Why Do We Celebrate This Holiday?


Melissa Valladares

The Easter bunny symbolizes fertility in the spring time, and that’s why its eggs are found everywhere on the ground.

Melissa Valladares, Staff Writer

 Every year, we love to celebrate a wide variety of holidays. However, many people don’t know the real reason behind their celebration. Do we truly know where they came from? Do we know why we celebrate them? If you don’t know why, here are some common holidays you might want to learn about.

  • Easter: This holiday isn’t just about collecting eggs in your backyard or eating chocolate bunnies; there’s a much deeper meaning behind this Easter Sunday. Named after Easter, the Anglo-Saxon goddess of spring, this day is dedicated to Jesus Christ’s resurrection on April 6th, 33 A.D. The Easter Bunny, or the Easter Hare, is commonly associated with colored eggs, which symbolize fertility. Children often search for hidden eggs on this day because early Romans believed that “all life comes from an egg.” Also, Christians say that eggs are “the seed of life” and symbolize the resurrection.

“Since Easter has been celebrated for over 2,000 years, I know that it is a significant tradition. Obviously if it has been around this long, then it’s meaning was always important,” freshman Chelsea Marino said.

  • Halloween: Trick or treat, give me something good to eat! Or should I say, “I’m not an evil ghost, but may I have some candy?” It all started around 2,000 years ago, when October 31st was considered the last day of the Celtic calendar. Originally, this holiday honored the dead and was known as, “All Hallows Eve.” The Celts thought that the good and evil ghosts would walk around their villages. They were not scared of the good spirits because they could have been one of their beloved ones roaming around to check up on them. The Celts would leave goodies and treats for the evil spirits to go away, leading to the custom of handing out candy, or trick-or-treating, on Halloween. Last but not least, other than gifting them, the villagers would dress up to walk around the streets disguised so that the ghosts would think they were not living. What are you going to do next Halloween?

“It amazes me how even little kids and adults celebrate Halloween without knowing the story behind the holiday. There should be more news about the origin to make sure people are aware of what they are celebrating,” junior Zak Wagan said.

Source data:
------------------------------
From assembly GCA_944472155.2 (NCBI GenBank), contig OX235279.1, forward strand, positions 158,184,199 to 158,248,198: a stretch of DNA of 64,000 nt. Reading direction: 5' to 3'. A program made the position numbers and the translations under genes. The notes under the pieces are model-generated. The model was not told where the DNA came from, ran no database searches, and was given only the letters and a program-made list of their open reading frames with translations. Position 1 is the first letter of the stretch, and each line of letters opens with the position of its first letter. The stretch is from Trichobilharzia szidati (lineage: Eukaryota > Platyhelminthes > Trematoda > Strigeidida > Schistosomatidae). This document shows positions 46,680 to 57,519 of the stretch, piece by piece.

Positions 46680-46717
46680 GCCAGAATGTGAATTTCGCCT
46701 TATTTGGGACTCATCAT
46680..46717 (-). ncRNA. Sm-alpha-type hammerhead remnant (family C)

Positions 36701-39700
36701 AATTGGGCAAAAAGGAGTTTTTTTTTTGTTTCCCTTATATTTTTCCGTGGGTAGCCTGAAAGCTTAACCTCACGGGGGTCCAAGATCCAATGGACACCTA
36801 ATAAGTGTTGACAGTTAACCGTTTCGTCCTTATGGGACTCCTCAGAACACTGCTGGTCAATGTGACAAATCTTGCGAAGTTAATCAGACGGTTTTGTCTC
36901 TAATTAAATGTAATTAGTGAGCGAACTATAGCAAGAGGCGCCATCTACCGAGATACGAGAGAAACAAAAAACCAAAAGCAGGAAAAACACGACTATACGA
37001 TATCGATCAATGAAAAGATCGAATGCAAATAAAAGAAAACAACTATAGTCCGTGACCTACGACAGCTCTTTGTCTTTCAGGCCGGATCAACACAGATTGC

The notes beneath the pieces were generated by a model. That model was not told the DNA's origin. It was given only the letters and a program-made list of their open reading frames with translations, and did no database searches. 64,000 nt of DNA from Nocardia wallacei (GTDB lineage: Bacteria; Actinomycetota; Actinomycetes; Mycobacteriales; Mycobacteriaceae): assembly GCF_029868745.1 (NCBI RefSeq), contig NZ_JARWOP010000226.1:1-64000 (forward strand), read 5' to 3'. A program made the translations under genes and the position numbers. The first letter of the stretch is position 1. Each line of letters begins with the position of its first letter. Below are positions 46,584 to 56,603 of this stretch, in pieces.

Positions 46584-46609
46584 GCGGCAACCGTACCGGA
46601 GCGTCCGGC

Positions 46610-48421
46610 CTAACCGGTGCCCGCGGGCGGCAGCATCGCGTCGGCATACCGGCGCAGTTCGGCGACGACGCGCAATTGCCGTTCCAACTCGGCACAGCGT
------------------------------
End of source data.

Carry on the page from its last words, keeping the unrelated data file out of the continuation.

• Thanksgiving: Celebrated on the fourth Thursday of November each year, this holiday dates back to the 1700s. Thanksgiving was established after the pilgrims traveled on the Mayflower across the Atlantic Ocean and arrived in Plymouth, Massachusetts in December 11th, 1620. The following summer, the pilgrims experienced a drought and needed help to find a way to plant crops as their food supply. Eventually, the pilgrims received agricultural help from the Indians in that same area and, in exchange, the pilgrims spread their religion to the Indians. In the autumn of the same year, the first Thanksgiving feast took place.
  • Hanukkah: Also known as “dedication” in Hebrew, this eight-day Jewish celebration lasts from December 16th to the 24th. This holiday originated when the Land of Israel was under the control of King Antiochus IV, who took over and commanded the Jews to believe in Greek gods. Over the following years, it became a struggle to force the Jews to change their religion; however, in 168 B.C, Antiochus IV sent his solders on a killing spree in Jerusalem and violated the city’s Second Holy Temple. Later on, Judah Maccabee assisted the Jews in getting the Syrians out of Jerusalem and repaired the Second Temple. The traditional menorah was first lit when the Jewish army found enough oil to last one night, but it miraculously lasted eight days, which is why most menorahs have eight candles. Oh, sweet Hanukkah.
  • Christmas: Do you have your jingle bells ringing all the way? Well, regarding the Christian religion, Christmas takes place on December 25th because of Jesus Christ’s birth in year 1 B.C. Early Roman pagans would celebrate what was then called Saturnalia during the week of December 17-25. The festival would begin when the authorities would choose an enemy of the Romans to represent as the “Lord of Misrule.” The victim would be wallowed in food and given desirable physical pleasures. Then, on Christmas day, they were murdered in the Roman authorities’ attempt to remove “the forces of darkness.” Now, when it comes to the custom of having a tree lighting up in your living room, we remember how the pagans worshiped trees and would take them to their homes to decorate them. In pre-Christian Rome, the emperors would receive gifts from their citizens., which is the reason why the celebration cannot go without gifts.  For Christians, the custom was changed and the gifts are now given for Saint Nicholas, also known as our big old guy in a red suit, Santa Claus.

To sum up, next time you see an upcoming holiday in your calendar, take your time and do some research on it. You never know what you’re truly honoring until you truly read about it. Who ever knew the reason we trick or treat or dress up on Hallows Eve? Who knew the reason behind the gift giving on Christmas was because of Saint Nicholas? So, simply take the time to find out what exactly these holidays signify and why modern day people make such an effort to celebrate them.